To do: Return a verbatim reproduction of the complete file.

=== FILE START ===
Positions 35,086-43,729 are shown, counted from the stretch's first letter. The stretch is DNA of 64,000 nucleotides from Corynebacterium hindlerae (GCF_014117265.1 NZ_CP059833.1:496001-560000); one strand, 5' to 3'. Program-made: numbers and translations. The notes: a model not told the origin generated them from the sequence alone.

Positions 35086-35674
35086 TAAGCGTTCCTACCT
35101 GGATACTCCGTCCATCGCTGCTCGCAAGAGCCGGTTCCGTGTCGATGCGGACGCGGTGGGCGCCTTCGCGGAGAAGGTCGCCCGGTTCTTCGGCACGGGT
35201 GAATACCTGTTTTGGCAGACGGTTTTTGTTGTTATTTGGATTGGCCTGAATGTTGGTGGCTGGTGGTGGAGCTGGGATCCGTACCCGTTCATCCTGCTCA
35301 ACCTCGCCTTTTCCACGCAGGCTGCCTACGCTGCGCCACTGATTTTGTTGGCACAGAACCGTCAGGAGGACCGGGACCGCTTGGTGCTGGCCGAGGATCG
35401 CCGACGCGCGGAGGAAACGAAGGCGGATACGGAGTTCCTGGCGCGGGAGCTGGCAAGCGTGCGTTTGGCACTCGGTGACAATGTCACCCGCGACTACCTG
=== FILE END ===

Positions 35,086-43,729 are shown, counted from the stretch's first letter. The stretch is DNA of 64,000 nucleotides from Corynebacterium hindlerae (GCF_014117265.1 NZ_CP059833.1:496001-560000); one strand, 5' to 3'. Program-made: numbers and translations. The notes: a model not told the origin generated them from the sequence alone.

Positions 35086-35674
35086 TAAGCGTTCCTACCT
35101 GGATACTCCGTCCATCGCTGCTCGCAAGAGCCGGTTCCGTGTCGATGCGGACGCGGTGGGCGCCTTCGCGGAGAAGGTCGCCCGGTTCTTCGGCACGGGT
35201 GAATACCTGTTTTGGCAGACGGTTTTTGTTGTTATTTGGATTGGCCTGAATGTTGGTGGCTGGTGGTGGAGCTGGGATCCGTACCCGTTCATCCTGCTCA
35301 ACCTCGCCTTTTCCACGCAGGCTGCCTACGCTGCGCCACTGATTTTGTTGGCACAGAACCGTCAGGAGGACCGGGACCGCTTGGTGCTGGCCGAGGATCG
35401 CCGACGCGCGGAGGAAACGAAGGCGGATACGGAGTTCCTGGCGCGGGAGCTGGCAAGCGTGCGTTTGGCACTCGGTGACAATGTCACCCGCGACTACCTG